In all the bright achievements we have obtained in the great work of emancipation, if we have not settled the fact that the chattel principle is wrong, and cannot be maintained upon Christian ground, then we have wrought and triumphed to little purpose, and we shall have to do our first work over again.

It is this that has done all the mischief connected with slavery; it is this that threatens still further mischief. Whatever may be the ill or favored condition of the slave in the matter of mere personal treatment, it is the chattel relation that robs him of his manhood, and transfers his ownership in himself to another. It is this that transfers the proprietorship of his wife and children to another. It is this that throws his family history into utter confusion, and leaves him without a single record to which he may appeal in vindication of his character, or honor. And has a man no sense of honor because he was born a slave? Has he no need of character?

Suppose insult, reproach, or slander, should render it necessary for him to appeal to the history of his family in vindication of his character, where will he find that history? He goes to his native state, to his native county, to his native town; but no where does he find any record of himself as a man. On looking at the family record of his old, kind, Christian, master, there he finds his name on a catalogue with the horses, cows, hogs and dogs. However humiliating and degrading it may be to his feelings to find his name written down among the beasts of the field, that is just the place, and the only place assigned to it by the chattel relation. I beg our Anglo-Saxon brethren to accustom themselves to think that we need something more than mere kindness. We ask for justice, truth and honor as other men do.

My colored brethren are now widely awake to the degradation which they suffer in having property vested in their persons, and they are also conscious of the deep and corrupting disgrace of having our wives and children owned by other men, who have shown to the world that their own virtue is not infallible, and who have given us no flattering encouragement to entrust that of our wives and daughters to them.

I have great pleasure in stating that my dear friend W.W., spoken of in this narrative, to whom I am so deeply indebted, is still living. I have been twice to see him within four years, and have regular correspondence with him. In one of the last letters I had from him, he authorizes me to use his name in connection with this narrative in these words, “As for using my name, by reference or otherwise, in thy narrative, it is at thy service. I know thee so well James, that I am not afraid of thy making a bad use of it, nor am I afraid or ashamed to have it known that I took thee in and gave thee aid, when I found thee traveling alone and in want. W.W.”

On the second page of the same sheet I have a few lines from his excellent lady, in which she says, “James, I hope thee will not attribute my long silence in writing to indifference. No such feeling can ever exist towards thee in our family. Thy name is mentioned almost every day. Each of the children claims the next letter from thee. It will be for thee to decide which shall have it. P. W.”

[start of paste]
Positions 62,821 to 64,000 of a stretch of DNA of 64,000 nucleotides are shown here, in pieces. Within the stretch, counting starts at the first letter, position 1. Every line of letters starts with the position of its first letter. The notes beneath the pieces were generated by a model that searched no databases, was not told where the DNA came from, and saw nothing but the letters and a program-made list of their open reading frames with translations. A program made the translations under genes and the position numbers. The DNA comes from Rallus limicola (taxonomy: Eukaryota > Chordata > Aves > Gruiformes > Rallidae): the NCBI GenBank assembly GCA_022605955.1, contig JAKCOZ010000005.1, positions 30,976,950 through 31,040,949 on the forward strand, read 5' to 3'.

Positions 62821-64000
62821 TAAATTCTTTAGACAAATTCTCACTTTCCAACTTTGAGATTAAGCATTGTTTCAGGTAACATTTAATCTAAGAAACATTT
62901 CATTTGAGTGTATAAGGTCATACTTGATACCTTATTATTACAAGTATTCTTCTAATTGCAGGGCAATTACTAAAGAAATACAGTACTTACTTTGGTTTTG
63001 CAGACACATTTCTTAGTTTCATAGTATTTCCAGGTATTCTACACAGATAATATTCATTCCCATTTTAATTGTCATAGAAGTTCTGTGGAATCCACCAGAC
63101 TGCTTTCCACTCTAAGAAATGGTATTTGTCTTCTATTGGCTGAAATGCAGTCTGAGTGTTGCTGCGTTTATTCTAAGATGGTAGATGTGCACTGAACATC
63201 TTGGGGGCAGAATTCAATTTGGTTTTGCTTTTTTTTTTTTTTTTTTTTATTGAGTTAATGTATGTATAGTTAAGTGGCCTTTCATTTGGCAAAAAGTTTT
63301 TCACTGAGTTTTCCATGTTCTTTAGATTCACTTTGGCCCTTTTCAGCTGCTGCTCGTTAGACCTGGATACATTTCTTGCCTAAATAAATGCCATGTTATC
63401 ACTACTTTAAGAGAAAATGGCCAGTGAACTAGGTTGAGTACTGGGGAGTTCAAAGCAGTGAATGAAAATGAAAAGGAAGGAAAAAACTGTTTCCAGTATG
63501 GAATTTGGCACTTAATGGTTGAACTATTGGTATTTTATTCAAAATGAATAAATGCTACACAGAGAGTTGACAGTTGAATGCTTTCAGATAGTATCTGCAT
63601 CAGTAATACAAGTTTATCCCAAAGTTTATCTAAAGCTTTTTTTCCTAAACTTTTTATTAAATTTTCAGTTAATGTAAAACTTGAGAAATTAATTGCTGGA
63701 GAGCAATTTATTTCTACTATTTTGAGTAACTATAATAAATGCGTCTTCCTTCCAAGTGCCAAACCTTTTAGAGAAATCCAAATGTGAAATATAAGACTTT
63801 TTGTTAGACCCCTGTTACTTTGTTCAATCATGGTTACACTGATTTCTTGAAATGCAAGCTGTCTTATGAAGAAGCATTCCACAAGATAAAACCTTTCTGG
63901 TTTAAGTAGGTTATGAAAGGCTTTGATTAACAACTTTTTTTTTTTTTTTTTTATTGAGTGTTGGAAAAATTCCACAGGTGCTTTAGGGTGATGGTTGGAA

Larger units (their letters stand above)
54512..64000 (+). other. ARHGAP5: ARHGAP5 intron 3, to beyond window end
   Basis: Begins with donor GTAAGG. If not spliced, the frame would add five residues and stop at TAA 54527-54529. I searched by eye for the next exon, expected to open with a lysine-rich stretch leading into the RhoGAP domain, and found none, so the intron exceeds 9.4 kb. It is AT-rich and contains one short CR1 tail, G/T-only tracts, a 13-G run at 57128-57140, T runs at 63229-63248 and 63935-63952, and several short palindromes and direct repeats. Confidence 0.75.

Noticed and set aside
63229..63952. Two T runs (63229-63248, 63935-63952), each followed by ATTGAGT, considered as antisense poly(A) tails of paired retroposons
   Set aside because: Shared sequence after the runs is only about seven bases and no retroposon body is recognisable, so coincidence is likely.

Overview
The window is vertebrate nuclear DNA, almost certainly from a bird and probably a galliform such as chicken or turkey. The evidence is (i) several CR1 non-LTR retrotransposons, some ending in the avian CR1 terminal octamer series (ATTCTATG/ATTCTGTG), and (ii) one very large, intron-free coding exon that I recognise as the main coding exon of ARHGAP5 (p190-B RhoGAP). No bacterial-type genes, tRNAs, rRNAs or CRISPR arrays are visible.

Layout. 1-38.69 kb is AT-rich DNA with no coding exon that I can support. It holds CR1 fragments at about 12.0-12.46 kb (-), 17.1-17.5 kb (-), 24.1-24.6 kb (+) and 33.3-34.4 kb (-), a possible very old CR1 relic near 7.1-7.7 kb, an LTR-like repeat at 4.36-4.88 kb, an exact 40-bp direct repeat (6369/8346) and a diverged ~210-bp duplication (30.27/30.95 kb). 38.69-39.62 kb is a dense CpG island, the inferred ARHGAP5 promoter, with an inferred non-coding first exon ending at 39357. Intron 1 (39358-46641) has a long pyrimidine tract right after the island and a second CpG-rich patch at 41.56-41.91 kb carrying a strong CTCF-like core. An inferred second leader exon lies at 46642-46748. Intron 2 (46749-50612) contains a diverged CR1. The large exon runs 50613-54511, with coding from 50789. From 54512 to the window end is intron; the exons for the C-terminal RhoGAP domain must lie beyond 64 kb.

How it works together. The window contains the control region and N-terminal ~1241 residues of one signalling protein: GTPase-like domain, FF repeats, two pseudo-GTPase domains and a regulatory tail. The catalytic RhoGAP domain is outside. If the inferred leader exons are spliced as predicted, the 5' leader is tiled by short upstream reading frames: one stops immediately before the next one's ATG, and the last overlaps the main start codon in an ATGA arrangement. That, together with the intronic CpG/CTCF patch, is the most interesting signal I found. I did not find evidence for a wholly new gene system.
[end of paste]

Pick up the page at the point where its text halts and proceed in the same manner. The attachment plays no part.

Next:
In a postscript following this, W.W. says again:—”Understand me, James, that thee is at full liberty to use my name in any way thee wishes in thy narrative. We have a man here from the eastern shore of thy state. He is trying to learn as fast as thee did when here. W.W.”

I hope the reader will pardon me for introducing these extracts. My only apology is, the high gratification I feel in knowing that this family has not only been greatly prospered in health and happiness, but that I am upon the most intimate and pleasant terms with all its members, and that they all still feel a deep and cordial interest in my welfare.

There is another distinguished individual whose sympathy has proved very gratifying to me in my situation, I mean that true friend of the negro, Gerrit Smith, Esq. I was well acquainted with the family in which Mr. Smith married in Maryland. My attention has been fixed upon him for the last ten years, for I have felt confident that God had set him apart for some great good to the negro. In a letter dated Peterborough, November 7th, 1848, he says:


“Slight as is my personal acquaintance with you, I nevertheless am well acquainted with you. I am familiar with many passages in your history all that part of your history extending from the time when, a sturdy blacksmith, you were running away from Maryland oppression, down to the present, when you are the successor of my lamented friend, Theodore S. Wright. Let me add that my acquaintance with you has inspired me with a high regard for your wisdom and integrity.”

Give us a few more such men in America, and slavery will soon be numbered among the things that were. A few men who will not only have the moral courage to aim the severing blow at the chattel relation between master and slave, without parley, palliation or compromise; but who have also the Christian fidelity to brave public scorn and contumely, to seize a colored man by the hand, and elevate him to the position from whence the avarice and oppression of the whites have degraded him. These men have the right view of the subject. They see that in every case where the relation between master and slave is broken, slavery is weakened, and that every colored man elevated, becomes a step in the ladder upon which his whole people are to ascend. They would not have us accept of some modified form of liberty, while the old mischief working chattel relation remains unbroken, untouched and unabrogated.

Pennington, James W. C. The Fugitive Blacksmith; or Events in the History of James W. C. Pennington. Charles Gilpin. 1849.